Aristotle, Lacan, Zizek, and the Problem of Feminist Subjectivity

Thanks to Zizek’s 10 minute video on Aristotle’s Square of Opposition and Lacan’s formulae of sexuation, I made a small discovery. Here it is in raw form.

Aristotle’s square of opposition concerns the following:

Universal Affirmative (UA)

Universal Negative (UN)

Particular Affirmative (PA)

Particular Negative (PN)

The contradiction goes diagonal, from UA–>PN and from UN–>PA.

According to Zizek, there is a problem concerning the Particular Affirmation (“There exists an x …”). A literal reading of the particular affirmation could imply that one of two things necessarily follow:

Min. Position: “There exists an x…” but “there exists some x which are not…”)

Max. Position: “There exists an x…” but “maybe all x are…”)

He provided a nice joke to demonstrate the Max. position: “some men are beautiful” but “all men are pigs!”

Lacan takes the maximum position and his contradiction is vertical:

Masc.

E(x)~Phi(x)

A(x)Phi(x)

Fem.

~E(x)~Phi(x)

~A(x)Phi(x)

Now, if we think from Aristotle to Lacan we can produce the following pairs to correspondent with the chart of sexuation above:

Masc.

PN

UA

Fem.

PNN (Double Negative)

UN

Zizek stops here. But there is more worth pointing out. It is much more complicated than even he has demonstrated.

Phi is itself already a negation, of sorts. Phi is the function (or presence) of castration. I have written an entire dissertation on Phi, on the Phallic Function – so I would be open to writing more about why this is the case if I am provoked.

So now we have a real mess to sort out. This means the following:

AxPhi(x) means that “every x is both (1) not whole and (2) castrated.”

~AxPhi(x) means that “not every x is both (1) not whole and (2) castrated.”

Ex~Phi(x) means that “there exists an x which is both (1) not not whole and (2) not castrated.

~Ex~Phi(x) means that “there does not exist an x which is (1) not not whole and (2) not castrated.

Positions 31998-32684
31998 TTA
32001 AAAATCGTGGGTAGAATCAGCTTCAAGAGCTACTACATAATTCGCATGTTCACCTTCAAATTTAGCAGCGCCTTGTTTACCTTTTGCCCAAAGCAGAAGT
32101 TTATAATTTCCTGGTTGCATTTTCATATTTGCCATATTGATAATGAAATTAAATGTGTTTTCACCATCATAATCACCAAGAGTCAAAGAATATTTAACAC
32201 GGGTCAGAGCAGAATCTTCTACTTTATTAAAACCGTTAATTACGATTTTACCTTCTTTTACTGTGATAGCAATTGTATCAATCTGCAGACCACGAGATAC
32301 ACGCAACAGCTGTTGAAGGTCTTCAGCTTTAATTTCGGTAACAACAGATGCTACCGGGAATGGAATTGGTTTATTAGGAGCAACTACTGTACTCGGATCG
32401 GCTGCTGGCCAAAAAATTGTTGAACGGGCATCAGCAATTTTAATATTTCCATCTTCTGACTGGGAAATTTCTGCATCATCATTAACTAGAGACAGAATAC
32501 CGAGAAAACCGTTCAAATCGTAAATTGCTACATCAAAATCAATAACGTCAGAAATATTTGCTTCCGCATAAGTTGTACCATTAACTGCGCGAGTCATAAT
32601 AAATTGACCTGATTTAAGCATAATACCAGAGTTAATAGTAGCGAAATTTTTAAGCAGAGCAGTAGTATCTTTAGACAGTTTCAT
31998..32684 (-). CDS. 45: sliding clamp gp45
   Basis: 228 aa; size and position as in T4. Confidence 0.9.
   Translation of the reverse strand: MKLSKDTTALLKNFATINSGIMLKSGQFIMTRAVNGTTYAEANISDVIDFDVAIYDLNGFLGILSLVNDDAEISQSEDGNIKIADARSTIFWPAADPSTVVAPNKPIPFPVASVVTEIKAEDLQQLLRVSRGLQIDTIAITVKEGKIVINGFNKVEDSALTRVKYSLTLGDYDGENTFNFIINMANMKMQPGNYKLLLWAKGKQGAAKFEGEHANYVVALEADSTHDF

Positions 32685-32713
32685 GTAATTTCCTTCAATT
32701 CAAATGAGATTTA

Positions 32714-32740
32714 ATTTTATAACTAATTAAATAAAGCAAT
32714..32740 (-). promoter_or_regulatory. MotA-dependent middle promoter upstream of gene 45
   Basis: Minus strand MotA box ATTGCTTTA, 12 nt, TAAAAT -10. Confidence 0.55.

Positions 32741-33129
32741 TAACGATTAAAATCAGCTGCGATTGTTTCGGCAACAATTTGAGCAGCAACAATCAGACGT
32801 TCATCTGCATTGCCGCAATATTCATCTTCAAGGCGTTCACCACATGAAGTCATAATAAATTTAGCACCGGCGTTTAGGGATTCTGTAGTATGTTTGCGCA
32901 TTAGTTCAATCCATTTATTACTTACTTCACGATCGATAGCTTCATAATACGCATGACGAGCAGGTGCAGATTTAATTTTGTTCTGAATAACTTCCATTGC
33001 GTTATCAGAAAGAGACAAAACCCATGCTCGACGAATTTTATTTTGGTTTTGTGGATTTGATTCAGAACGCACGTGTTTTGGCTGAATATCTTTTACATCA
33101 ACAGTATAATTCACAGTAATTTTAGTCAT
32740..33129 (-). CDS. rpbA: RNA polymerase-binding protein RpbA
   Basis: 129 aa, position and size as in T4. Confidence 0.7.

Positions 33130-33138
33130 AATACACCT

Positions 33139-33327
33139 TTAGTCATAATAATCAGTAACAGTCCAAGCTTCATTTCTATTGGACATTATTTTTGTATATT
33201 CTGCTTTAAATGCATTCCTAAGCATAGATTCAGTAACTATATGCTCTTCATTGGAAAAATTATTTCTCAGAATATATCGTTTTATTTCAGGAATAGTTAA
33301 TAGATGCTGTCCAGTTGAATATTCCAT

You can see the problem.

The function of castration introduces a primordial negation which must be lived with, and the only way we can live with it is to reduce it to some semblance of positivity by naming it “castration” and removing the “negation” from the predicate logic. When a negation is added above the phallic function it refers to a double negation. Thus, ~Phix implies “not not whole.”

The phallic function is always responsible for the subject’s birth into a chain of signifiers (e.g., “a signifier is what represents a subject for another signifier”) at the hands of a dead master signifier (S1). At the other end of this function we get the little object of desire, splitting the chain of signifiers: S2/a.

To be submitted to the phallic function means that one is precisely produced as a subject. A foreclosure of the phallic function implies psychosis and the absence of a subject (strictly speaking).

So here, finally, is our problem.

When we claim that woman is the great figure of liberation within Lacanian psychoanalysis because she is “not all” or because she is not entirely castrated, then we must stop for a moment and rethink the logic with castration removed of its imaginary distortions in the symbolic form. There does not exist one who is not not whole is not the same thing as there does not exist one who is not castrated. Not all women are not whole.

Perhaps the price that woman pays for her liberation is that she is finally produced as a premature subject.

Recall that once Zizek claimed that women are all the more implicated in the symbolic order precisely because of the logic of their sexuation. In a sense, perhaps he was correctly reading Lacan’s logic.

How do you overcome this problem?

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